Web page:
Thursday, May 28, 2015

Iron Ore could settle at over $60 / tonne | Blizzard of comment might mean a Greek breakthrough

Last April, when the price of Iron Ore was at its lowest, we asked “Is Iron Ore the deal of a lifetime opportunity?” The price was then below $40 per tonne. We wondered if it might not be to the advantage of someone with sufficient financial muscle to start taking up positions in Iron Ore futures, with a view to capitalising on a rise in the price of the commodity.

That rise has now taken place, and in double quick time. The reasons given are a reduction in Chinese stockpiles, further economic stimulus by the Chinese government and the exit of a number of second-tier producers from the industry.

Price now stands at close to $65. The chart of Iron Ore prices, above, can be subjected to Technical Analysis, just as can the charts of your favourite equity or currency pair. It shows a very clear indication that something north of $60, even approaching $65, could well become the benchmark for Iron Ore for the foreseeable future.

Blizzard of comment might mean a Greek breakthrough

Yesterday saw comments from Greek government officials that tried to give the impression that a deal with the EU and the IMF was almost in the bag. The Greek Prime Minister, Alexis Tsipras, made a speech in which he said that an agreement would be finalised by this coming Sunday. On the other side the ECB piled on the pressure by warning all concerned that further prolongation of the Greek negotiations could make it difficult for some other EU member states, which are not yet fully out of the woods, to borrow in the bond markets. Ewald Nowotny, Austrian central bank governor and a member of the ECB governing council, said that Greece cannot receive interim funding under current rules, which is widely interpreted as meaning that there will be no “kicking the can down the road” this time round.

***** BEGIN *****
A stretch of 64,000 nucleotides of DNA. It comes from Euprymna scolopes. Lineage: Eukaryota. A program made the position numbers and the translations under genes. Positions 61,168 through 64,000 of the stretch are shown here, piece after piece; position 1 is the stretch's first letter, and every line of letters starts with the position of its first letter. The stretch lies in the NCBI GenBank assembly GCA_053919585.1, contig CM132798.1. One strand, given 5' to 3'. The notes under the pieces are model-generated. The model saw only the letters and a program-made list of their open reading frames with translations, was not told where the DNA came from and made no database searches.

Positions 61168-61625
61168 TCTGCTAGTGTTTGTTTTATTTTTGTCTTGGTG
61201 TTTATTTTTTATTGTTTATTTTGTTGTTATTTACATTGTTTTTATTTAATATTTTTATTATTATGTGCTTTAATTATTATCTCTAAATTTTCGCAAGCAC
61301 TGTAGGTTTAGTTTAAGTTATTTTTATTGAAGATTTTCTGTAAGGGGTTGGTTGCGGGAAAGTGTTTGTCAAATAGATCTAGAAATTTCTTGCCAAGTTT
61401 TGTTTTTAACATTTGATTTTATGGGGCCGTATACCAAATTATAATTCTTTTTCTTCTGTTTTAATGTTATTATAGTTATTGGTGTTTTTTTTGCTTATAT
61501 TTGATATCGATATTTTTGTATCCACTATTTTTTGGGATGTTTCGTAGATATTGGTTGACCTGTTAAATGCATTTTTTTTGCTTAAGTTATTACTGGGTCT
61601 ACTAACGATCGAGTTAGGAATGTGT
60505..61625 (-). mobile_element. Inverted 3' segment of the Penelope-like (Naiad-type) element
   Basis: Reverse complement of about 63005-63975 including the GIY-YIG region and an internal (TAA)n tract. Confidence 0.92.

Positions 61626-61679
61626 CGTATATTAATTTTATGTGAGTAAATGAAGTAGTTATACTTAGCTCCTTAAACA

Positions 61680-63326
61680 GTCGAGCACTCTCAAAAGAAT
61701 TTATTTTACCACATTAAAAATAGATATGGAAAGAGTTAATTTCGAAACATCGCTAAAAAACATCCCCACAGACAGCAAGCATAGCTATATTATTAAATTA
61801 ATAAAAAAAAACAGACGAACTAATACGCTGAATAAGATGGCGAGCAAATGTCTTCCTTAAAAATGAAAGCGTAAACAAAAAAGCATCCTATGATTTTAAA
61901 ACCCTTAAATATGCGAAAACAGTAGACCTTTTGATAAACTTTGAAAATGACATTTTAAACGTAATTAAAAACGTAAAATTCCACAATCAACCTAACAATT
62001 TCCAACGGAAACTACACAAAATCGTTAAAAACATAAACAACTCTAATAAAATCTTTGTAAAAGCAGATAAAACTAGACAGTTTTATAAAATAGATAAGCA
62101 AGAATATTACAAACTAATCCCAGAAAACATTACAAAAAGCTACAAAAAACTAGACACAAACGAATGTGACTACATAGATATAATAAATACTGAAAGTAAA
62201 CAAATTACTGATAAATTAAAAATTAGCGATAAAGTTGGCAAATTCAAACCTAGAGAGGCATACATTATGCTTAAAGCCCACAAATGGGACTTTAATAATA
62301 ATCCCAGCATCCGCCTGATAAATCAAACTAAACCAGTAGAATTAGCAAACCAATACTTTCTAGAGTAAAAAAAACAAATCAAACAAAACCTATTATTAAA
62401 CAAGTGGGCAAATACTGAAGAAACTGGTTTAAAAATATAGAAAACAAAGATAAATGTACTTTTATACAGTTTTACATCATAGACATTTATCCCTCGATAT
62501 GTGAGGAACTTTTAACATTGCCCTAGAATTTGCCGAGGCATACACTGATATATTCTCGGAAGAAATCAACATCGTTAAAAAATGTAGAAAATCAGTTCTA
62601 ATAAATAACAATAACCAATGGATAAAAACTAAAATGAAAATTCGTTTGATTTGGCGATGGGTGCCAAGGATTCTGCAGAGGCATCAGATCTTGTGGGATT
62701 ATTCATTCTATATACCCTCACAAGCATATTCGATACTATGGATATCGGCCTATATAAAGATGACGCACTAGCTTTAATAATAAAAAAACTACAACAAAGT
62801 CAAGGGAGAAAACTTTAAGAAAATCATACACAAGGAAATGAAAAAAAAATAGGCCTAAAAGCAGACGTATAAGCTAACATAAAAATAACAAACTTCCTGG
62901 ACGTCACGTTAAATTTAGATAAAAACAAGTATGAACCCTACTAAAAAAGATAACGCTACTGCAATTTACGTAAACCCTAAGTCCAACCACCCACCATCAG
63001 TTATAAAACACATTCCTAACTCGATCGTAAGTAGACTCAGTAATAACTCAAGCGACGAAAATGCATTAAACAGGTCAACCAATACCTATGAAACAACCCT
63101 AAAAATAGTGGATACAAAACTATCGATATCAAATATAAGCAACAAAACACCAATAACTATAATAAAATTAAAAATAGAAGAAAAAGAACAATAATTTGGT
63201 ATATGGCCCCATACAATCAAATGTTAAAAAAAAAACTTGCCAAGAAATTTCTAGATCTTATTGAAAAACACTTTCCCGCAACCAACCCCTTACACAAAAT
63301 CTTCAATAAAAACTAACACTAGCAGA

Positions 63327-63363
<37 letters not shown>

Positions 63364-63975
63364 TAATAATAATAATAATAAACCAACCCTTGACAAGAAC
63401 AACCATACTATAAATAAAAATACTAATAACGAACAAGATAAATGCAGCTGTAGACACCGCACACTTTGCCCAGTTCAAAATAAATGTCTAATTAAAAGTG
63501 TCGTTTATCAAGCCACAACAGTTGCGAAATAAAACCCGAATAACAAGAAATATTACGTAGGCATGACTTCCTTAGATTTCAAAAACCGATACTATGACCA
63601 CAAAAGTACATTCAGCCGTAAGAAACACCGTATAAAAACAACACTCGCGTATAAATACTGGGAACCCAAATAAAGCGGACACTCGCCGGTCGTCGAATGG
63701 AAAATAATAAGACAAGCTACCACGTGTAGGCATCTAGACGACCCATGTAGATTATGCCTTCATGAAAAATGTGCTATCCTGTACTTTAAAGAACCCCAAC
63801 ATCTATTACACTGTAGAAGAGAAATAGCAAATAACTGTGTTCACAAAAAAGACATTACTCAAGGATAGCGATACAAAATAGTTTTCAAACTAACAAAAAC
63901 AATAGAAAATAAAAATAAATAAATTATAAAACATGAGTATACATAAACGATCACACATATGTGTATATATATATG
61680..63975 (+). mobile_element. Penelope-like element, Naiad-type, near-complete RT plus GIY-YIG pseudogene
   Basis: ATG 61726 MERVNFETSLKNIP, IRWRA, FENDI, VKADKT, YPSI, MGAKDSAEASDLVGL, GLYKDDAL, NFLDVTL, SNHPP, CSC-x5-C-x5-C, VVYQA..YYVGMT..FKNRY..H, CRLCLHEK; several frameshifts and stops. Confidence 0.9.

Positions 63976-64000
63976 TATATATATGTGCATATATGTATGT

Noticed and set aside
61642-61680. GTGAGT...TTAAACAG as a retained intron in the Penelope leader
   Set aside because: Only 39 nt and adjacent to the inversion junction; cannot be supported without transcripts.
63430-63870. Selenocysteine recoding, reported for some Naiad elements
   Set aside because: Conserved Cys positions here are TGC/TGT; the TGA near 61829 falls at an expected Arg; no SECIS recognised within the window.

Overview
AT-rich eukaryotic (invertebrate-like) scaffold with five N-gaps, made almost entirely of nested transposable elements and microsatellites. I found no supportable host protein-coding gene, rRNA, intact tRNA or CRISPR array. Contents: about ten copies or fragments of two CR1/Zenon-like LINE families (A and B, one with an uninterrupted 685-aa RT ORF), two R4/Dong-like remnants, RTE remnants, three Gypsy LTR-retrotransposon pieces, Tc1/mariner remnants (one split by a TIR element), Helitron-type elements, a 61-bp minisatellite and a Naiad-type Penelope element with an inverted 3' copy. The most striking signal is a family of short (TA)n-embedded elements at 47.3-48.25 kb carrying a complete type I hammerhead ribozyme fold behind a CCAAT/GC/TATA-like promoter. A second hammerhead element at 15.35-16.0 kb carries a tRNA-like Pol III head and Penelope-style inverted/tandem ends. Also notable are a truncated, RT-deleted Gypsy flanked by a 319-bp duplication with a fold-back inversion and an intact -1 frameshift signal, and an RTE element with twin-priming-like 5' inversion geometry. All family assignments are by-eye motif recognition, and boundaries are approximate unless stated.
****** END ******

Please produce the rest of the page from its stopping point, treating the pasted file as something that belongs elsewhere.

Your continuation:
And Christine Lagarde, head of the IMF, was quoted by Frankfurter Allgemeine Zeitung yesterday as saying that, while Greek exit from the Eurozone was “a potential”, it would not signify an end to the Euro.

We wonder does all this activity and commentary a signal that, at long last, we have truly reached a make or break situation in relation to the Greek question. Or have we heard that before?

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